Monday, June 26, 2006  

TODAY IS International Day in Support of Survivors and Victims of Torture (as designated by the UN)

Today is International Day in Support of Survivors and Victims of Torture, please devote some spare time to meditating on torture, its uses, and the harm it does us all, be we the tortured, the torturer, or those in whose name it is done.
You can check out the Bloggers Against Torture (see link) sites for local events and actions.

Some may ask why I have chose to put the majority of the emphasis on the US today. The answer is simple. I have already mentioned Latin America and North Africa, areas I have either studied and/or lived in. I have spoken of the School of the Americas and the disappeared of Argentina. But today, I look closer to what is presently home, the US. And I see that everything I learned as a child and in school, has been compromised: the US as moral beacon, the US as safe haven, the US who doesn't do that. And I feel particularly betrayed by this administration. We have a covert history of torture both direct and third party, but this administration has enshrined torture as a mode of behavior. And worse, they has preyed upon the worst tendancies of certain countries by making them complicit in this charade of a "war on terror" and invigiled them into allowing rendition, and persuading them to torture those rendered. And so we have become both pusher and user.

So, today, I'm putting the spotlight on my country. If we truly believe that this is a country of "we the people," then we the people need to take a stand. We cannot say, I didn't know, I didn't see, it wasn't me - we do know, we do see, it is us, and we the people need to say no!. And tell the people who are our servants- the White House and the Congress.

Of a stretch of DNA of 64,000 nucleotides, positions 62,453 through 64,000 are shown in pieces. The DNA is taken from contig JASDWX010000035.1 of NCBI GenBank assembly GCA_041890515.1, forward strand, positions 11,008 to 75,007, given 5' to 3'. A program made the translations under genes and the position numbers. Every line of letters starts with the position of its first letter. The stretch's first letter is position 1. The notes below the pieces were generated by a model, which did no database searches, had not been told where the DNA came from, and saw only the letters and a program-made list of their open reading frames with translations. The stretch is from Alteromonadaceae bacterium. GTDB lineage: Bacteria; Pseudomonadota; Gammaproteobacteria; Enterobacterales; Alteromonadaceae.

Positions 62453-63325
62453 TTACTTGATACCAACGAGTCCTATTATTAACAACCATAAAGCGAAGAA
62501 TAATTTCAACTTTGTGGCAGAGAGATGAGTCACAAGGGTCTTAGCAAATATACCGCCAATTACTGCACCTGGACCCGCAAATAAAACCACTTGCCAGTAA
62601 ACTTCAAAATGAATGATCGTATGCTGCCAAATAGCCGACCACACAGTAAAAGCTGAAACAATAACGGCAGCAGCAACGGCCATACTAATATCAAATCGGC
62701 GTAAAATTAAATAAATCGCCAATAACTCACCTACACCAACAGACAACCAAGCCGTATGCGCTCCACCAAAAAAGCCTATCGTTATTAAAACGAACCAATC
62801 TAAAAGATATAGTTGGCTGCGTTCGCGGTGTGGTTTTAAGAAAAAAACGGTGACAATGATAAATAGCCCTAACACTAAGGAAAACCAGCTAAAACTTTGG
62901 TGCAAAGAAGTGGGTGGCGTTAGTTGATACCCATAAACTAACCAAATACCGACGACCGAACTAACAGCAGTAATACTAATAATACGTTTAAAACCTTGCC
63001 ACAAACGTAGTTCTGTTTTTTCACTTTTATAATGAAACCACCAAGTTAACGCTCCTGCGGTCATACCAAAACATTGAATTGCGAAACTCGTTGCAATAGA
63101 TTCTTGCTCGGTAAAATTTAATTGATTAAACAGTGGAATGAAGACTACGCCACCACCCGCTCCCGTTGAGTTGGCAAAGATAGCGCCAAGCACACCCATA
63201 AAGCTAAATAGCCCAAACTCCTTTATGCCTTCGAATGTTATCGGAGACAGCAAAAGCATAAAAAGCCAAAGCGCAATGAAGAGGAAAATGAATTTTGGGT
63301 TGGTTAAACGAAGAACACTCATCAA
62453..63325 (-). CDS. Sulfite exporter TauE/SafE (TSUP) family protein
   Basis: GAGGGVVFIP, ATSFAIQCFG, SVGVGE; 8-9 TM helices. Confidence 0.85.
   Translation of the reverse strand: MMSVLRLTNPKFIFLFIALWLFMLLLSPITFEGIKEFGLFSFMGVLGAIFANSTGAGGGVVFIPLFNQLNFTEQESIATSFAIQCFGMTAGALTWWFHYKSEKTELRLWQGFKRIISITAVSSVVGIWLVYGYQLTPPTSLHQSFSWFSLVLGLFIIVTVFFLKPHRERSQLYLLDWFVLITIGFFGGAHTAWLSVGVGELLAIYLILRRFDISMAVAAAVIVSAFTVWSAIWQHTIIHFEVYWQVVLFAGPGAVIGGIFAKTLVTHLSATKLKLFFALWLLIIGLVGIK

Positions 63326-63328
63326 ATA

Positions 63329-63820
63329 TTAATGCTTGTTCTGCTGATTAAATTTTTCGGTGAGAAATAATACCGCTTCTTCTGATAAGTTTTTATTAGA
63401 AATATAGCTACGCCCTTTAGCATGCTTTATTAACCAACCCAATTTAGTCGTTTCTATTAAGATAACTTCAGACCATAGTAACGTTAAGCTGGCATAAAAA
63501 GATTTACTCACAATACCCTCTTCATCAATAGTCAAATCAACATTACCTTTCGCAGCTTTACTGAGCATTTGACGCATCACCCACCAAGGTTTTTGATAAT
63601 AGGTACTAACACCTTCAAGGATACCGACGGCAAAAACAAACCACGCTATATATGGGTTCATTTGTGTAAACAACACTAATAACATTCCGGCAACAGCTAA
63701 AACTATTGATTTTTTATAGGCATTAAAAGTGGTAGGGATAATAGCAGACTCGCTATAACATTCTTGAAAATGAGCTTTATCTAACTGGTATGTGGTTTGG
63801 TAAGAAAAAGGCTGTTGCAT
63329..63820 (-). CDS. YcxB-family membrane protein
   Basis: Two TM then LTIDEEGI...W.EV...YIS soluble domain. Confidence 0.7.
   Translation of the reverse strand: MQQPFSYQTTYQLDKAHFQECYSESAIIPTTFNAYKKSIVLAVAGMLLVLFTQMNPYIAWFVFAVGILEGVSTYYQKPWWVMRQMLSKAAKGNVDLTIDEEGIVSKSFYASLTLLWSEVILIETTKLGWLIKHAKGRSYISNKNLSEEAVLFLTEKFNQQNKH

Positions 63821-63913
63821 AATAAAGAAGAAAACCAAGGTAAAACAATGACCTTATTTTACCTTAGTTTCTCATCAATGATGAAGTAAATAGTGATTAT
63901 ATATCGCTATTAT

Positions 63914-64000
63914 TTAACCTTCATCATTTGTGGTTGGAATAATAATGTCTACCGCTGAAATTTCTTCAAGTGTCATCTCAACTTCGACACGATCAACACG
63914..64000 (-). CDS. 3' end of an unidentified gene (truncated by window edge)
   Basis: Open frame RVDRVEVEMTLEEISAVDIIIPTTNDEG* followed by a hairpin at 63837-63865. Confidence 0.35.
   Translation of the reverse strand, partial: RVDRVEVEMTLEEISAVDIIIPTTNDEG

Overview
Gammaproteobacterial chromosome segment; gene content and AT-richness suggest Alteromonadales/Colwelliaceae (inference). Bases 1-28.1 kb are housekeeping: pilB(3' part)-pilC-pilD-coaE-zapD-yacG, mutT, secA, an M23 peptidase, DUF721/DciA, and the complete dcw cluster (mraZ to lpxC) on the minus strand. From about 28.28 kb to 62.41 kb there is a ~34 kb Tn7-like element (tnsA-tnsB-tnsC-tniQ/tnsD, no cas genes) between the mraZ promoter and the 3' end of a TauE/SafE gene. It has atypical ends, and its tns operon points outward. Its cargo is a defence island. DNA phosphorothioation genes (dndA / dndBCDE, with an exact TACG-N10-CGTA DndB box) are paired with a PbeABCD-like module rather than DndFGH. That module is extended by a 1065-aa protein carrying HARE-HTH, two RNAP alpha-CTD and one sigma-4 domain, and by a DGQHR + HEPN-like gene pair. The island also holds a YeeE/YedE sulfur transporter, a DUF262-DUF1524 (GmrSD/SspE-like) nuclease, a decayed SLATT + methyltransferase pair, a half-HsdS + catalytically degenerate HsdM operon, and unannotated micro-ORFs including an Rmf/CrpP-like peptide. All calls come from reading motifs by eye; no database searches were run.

Green indicated the countries that have ratified the Conventiona Against Torture:
The Convention has received new attention in the world press because of the Stress and duress interrogation techniques used on the detainees by United States military personnel, most notably at the Abu Ghraib prison and Bagram prison. The United States ratified the Convention, but declared that "... nothing in this Convention requires or authorizes legislation, or other action, by the United States of America prohibited by the Constitution of the United States as interpreted by the United States." [1], footnote #11).
the rest

"From Brazil to Saudi Arabia, from Russia to Indonesia, from the USA to Cameroon, state parties to the Convention are falling short of their obligation to take the necessary steps to prevent and sanction torture," Amnesty International said. "Torture should be confined to the history books. Instead, it is still widely used to extract confessions, to intimidate opponents or to punish, discipline or humiliate prisoners," the organization added.

Torture methods range from severe beatings -- such as the one suffered in April this year by Chinese labour activist Gu Baoshu after his arrest in connection with workers' demonstrations -- to electric shocks, sexual abuse, and deprivation of food and sleep.

"To put an end to all this, states should ratify the Convention against Torture without reservations and as a matter of urgency, and adopt concrete measures to turn the commitment to eradicate torture into real, measurable change," Amnesty International said.
Amnesty International
Watch this from AI Denmark

Zazou, thx for the reminder! I totally spaced out on it that today was 'the day'. Also, my reply email to you is still in the works (!!), so I haven't forgotten about you. Great post and i like the layout of your blog!
Peace girlfriend!!
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